Judging by these pictures it might appear that I am a wimp, but I haven't been stung by a bee in decades. I forgot how they pack such a wallop. The same bee got me on the leg and then the elbow. He went for the back of my neck but I managed to flail like a boneless cream puff and run with enough hysterics to satisfy him.

Foundation work

This is a BIG project we've been planning for a while - a huge step toward drying out the basement and controlling water around the foundation.

Neil's excavator

Looks like whatever they used originally to seal the foundation gave up a long time ago.

Neil in his excavator, or backhoe, if you must. He chain smokes but doesn't actually smoke. One after the other they just burn down as he digs away.

A backhoe behind a loader. Fun looking toys.

Below you can see the first parts of the drainage system that will run along the entire foundation footing to move the water away. Also, although there's no picture here, both gutter leaders now run underground and off the nearby cliff. Eventually we will collect that water and reuse it but for now we are happy knowing all those gallons per rainfall are going somewhere other than near our basement.

Rebuilding the road

After a decade of washout Neil Schaffer and his son Forest, of Schaffer Excavating in Woodstock, rebuilt our private road. The section below, which is only part of the road, is quite steep and leads up a hill and around to the cabin. We have a Jeep, but visitors with lesser vehicles were finding the ride up a bit rough. Neil brought in four triaxle dump truck loads of #4 stone to build the road up and create proper drainage.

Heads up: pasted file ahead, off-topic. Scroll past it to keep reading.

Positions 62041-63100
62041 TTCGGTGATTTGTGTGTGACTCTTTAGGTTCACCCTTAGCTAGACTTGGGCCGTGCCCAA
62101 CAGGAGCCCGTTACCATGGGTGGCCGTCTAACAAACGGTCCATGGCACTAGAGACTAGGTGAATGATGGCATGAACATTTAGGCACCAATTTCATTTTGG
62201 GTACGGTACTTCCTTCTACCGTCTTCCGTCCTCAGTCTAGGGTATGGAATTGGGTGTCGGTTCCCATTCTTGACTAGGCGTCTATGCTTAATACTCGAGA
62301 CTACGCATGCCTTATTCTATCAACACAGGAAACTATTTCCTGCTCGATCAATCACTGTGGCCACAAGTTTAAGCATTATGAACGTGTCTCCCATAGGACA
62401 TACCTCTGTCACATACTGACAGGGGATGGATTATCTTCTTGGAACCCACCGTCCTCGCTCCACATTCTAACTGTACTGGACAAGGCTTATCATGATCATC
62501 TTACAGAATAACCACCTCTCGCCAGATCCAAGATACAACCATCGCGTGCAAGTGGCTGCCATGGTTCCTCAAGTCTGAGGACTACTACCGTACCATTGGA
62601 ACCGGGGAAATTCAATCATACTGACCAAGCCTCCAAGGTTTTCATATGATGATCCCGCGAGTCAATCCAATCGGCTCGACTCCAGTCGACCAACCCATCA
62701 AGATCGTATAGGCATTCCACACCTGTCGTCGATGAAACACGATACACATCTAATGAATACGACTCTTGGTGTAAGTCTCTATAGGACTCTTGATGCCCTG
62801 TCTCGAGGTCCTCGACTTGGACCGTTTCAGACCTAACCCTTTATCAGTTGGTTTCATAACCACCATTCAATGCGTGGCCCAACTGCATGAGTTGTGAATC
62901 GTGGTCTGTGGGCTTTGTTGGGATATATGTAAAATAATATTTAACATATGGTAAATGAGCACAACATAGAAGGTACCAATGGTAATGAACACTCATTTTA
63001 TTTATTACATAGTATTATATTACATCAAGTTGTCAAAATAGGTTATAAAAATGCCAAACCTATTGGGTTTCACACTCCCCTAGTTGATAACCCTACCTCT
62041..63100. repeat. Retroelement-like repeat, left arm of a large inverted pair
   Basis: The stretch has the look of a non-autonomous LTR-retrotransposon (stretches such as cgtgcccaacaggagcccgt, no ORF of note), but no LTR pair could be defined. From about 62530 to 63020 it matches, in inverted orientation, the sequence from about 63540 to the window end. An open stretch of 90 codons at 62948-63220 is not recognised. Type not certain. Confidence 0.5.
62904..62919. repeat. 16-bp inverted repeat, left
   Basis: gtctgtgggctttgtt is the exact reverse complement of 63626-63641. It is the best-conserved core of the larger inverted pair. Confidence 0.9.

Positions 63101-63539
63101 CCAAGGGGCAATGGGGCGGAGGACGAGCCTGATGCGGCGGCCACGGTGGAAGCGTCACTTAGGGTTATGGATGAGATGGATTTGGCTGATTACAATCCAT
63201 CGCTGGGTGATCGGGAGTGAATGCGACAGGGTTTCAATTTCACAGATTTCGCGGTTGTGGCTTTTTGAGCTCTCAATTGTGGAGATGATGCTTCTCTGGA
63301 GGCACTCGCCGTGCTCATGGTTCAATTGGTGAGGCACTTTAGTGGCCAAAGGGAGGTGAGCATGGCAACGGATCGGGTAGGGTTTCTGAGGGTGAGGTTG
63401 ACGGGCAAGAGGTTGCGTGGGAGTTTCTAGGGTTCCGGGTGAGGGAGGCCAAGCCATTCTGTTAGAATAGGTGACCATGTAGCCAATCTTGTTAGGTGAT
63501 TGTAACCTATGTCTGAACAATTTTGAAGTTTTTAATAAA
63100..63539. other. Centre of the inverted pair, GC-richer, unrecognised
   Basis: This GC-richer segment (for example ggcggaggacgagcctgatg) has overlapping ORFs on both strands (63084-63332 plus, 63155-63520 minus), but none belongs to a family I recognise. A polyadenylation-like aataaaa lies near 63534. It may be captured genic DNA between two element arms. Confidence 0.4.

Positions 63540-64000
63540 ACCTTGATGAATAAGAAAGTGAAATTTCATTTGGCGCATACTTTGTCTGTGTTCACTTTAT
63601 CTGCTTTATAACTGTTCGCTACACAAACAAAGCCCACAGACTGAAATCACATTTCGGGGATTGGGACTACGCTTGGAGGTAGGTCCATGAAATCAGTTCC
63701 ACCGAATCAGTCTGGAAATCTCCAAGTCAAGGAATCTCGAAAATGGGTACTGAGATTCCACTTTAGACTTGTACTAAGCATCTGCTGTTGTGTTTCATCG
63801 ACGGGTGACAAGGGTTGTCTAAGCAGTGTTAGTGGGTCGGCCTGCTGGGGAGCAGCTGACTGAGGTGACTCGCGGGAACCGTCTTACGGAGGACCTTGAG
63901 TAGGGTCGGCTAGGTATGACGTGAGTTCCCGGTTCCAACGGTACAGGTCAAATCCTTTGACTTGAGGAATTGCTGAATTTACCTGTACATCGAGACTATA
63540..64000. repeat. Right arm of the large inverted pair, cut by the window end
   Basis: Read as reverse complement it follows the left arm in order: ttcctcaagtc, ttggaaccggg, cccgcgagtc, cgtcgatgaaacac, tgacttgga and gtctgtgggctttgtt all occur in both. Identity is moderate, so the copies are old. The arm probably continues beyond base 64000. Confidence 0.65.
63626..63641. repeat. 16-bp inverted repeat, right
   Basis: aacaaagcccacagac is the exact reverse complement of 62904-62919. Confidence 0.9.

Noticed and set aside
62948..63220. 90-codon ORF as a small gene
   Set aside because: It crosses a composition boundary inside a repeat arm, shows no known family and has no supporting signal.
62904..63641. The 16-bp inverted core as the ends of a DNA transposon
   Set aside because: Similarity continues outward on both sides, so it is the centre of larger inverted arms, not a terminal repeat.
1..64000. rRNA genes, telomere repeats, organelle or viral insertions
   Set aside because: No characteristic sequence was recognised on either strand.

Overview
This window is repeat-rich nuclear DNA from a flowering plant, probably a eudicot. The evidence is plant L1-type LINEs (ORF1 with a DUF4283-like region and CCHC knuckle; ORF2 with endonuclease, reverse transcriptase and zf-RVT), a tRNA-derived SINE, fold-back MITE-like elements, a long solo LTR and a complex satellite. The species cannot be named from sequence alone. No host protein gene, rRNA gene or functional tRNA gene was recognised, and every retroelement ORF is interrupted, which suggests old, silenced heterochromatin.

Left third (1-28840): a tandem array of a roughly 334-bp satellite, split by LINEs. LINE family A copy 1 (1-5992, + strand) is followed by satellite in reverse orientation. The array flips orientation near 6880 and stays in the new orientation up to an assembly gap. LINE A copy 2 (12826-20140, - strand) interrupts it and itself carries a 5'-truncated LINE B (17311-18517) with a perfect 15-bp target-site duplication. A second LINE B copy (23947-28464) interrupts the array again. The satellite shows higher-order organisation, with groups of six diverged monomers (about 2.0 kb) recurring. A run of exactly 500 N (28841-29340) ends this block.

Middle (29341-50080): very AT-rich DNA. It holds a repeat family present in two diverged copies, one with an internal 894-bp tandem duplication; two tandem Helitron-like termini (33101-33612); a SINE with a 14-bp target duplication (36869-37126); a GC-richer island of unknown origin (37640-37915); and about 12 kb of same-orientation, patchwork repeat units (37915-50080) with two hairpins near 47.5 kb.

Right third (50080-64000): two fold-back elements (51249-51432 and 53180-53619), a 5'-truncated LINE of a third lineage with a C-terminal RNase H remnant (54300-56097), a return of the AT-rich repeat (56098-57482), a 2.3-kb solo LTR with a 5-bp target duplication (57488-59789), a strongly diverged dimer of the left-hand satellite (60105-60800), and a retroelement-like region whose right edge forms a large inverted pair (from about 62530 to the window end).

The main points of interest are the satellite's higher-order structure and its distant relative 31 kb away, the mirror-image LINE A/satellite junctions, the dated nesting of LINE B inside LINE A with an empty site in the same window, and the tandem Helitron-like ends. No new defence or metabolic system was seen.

Also before. Notice the bedrock showing on the left side. That means what road was there had washed away.


The dump truck driver is Tommy Morgan. A hearty fellow who can turn that thing around in the woods.

Tim and Mary visit

Thanks, Tim and Mary, for crossing Massachusetts to visit us. Below are a couple of pictures of us standing over the Hudson valley. We had a great time catching up with you two and hope to do it again soon!

August 2, 2011

summer work

Lots of activity at the cabin this week.

There is a big moat dug around the cabin so that the foundation can be sealed off and keep water out. The father and son team that's doing it looks to be doing a great job. Dad digs with the big machine (which Mike can name) and then Son goes around with a shovel and scraper to get the small bits off.

The same guys are also grading and making drainage for the long drive up the hill. Four loads of gravel should provide a much smoother ride to our lovely hermitage.

Lots of pictures to follow, once we get the photographer back to a wired environment.

more family visits

Mike's brother and sister-in-law came up for a visit from Lowell, MA, and a lively time was had by all! The beautiful day Saturday was marred a bit by a wicked hangover for one and a thrown back for the other of the womenfolk. . . are we showing our age just a tiny bit?

It was a time for catching up and also gave us another chance to show off the natural beauty of the place we call home. Pics to follow, stay tuned!